It practically takes a village to harvest the yield from a rice paddy. There are the cutters, the threshers and all the friends one can muster to help carry the threshing machine, carry the kolamagala (bundles of cut rice), the boys who separate the rice from the chaff and the women who feed the workers. During this harvest in a small section of land owned by a family of six, there was also me, the foreigner, who literally stopped traffic.
No one in the village of Govinna had ever seen a foreign woman traipsing about a rice paddy for one day, let alone three. Boys on bicycles stopped to watch. People stared and the smiled. Many giggled. A bus stopped – a rare occurrence since buses barely stop for their passengers to get on and off. It must have been an odd sight, me knee-deep in mud and water. Even the paddy cow seemed curious.
The bus that stopped to watch me in the paddy.
Hired workers to do the cutting. Back-breaking work.
Family friend carrying the kolamagala.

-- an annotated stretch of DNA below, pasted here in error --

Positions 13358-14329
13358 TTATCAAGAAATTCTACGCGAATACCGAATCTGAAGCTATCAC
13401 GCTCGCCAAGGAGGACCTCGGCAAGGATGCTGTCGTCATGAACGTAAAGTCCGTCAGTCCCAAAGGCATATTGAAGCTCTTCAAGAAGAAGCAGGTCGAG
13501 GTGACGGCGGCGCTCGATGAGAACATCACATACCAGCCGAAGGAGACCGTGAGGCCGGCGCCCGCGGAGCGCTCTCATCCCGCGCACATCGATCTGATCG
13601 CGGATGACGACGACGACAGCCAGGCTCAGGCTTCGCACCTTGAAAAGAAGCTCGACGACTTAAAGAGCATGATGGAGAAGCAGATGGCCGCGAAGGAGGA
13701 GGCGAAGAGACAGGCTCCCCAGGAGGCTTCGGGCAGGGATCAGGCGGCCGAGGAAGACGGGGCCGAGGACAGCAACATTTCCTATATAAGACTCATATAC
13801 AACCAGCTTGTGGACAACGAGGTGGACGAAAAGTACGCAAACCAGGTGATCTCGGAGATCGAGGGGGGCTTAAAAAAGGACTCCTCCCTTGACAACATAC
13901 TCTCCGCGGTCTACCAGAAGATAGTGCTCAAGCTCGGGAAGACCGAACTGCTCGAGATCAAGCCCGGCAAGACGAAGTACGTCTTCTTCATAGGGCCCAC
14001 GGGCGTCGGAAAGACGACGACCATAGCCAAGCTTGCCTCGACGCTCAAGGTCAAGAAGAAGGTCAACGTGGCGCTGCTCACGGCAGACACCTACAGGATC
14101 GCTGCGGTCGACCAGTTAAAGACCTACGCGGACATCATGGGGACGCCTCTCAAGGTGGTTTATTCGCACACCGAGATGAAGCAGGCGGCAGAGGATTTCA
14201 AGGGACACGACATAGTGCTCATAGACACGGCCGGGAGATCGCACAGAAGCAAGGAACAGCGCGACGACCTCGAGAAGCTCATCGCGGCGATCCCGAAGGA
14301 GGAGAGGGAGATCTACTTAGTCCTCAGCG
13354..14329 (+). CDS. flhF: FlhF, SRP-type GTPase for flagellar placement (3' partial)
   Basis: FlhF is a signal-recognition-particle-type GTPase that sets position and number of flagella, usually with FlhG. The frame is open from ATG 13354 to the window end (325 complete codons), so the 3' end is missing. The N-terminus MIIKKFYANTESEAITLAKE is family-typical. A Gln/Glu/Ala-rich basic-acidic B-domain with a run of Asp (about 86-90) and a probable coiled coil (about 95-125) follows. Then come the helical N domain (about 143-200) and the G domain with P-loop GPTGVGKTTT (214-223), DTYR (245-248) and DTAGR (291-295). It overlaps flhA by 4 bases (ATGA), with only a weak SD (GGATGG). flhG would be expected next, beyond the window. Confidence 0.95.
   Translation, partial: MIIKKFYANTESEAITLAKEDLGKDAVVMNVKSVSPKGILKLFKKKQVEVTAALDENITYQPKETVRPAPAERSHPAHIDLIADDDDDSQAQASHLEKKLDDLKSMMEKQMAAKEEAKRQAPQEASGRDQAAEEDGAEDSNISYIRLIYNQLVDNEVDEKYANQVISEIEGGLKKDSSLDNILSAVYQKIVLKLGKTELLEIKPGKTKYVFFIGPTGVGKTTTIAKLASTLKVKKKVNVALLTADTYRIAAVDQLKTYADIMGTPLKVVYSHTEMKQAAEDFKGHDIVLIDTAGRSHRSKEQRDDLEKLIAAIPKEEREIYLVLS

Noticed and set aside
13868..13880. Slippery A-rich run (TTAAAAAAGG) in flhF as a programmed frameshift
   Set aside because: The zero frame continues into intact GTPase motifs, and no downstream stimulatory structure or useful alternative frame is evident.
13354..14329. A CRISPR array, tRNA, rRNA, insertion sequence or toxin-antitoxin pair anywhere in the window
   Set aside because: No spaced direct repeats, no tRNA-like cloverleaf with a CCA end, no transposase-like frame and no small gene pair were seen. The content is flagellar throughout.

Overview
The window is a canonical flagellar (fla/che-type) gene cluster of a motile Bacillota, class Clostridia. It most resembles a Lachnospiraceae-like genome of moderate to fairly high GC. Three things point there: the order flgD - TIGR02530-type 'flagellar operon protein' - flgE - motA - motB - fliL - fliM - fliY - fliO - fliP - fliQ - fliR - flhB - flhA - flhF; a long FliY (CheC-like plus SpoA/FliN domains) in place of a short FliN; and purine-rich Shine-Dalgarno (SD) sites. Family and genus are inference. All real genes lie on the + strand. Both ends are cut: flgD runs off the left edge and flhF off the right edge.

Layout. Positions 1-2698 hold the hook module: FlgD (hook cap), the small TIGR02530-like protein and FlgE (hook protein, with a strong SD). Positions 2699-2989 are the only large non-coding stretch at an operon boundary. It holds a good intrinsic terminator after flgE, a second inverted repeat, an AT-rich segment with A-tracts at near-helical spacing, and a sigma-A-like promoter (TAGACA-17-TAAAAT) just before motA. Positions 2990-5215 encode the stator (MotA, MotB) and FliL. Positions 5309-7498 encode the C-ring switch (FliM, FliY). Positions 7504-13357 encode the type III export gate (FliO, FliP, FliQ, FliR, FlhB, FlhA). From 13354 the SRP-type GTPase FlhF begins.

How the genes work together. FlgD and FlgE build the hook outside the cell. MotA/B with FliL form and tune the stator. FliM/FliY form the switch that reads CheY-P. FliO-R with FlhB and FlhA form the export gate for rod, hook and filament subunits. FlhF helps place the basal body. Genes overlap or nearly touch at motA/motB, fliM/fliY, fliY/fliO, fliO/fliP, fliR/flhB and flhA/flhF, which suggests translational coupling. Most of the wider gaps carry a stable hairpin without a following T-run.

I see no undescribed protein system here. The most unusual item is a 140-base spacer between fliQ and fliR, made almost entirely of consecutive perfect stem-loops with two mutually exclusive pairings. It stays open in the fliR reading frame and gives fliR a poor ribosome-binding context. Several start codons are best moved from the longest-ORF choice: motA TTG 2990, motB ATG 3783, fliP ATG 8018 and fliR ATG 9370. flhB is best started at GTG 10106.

Man who stopped to watch.
Fixing food for the workers.
Another paddy, during the tilling of the
field to get it ready for seeding.
A hard job with the hand tractor.
The tractor vibrates like crazy and it takes a strong
man to keep it going in a straight line.
I know, I tried it.
Farmer stops for tea time.
Farmer works until it gets too dark to till.
Note: Sorry that I don't have pictures of me in the paddy. I couldn't find them. They must have gotten lost in cyberspace.
Check out my Sri Lankan wedding photography, travel photography, portrait photography, female photographers, commercial photography at my website at: http://www.shadetreeSL.com
© ShadeTree Productions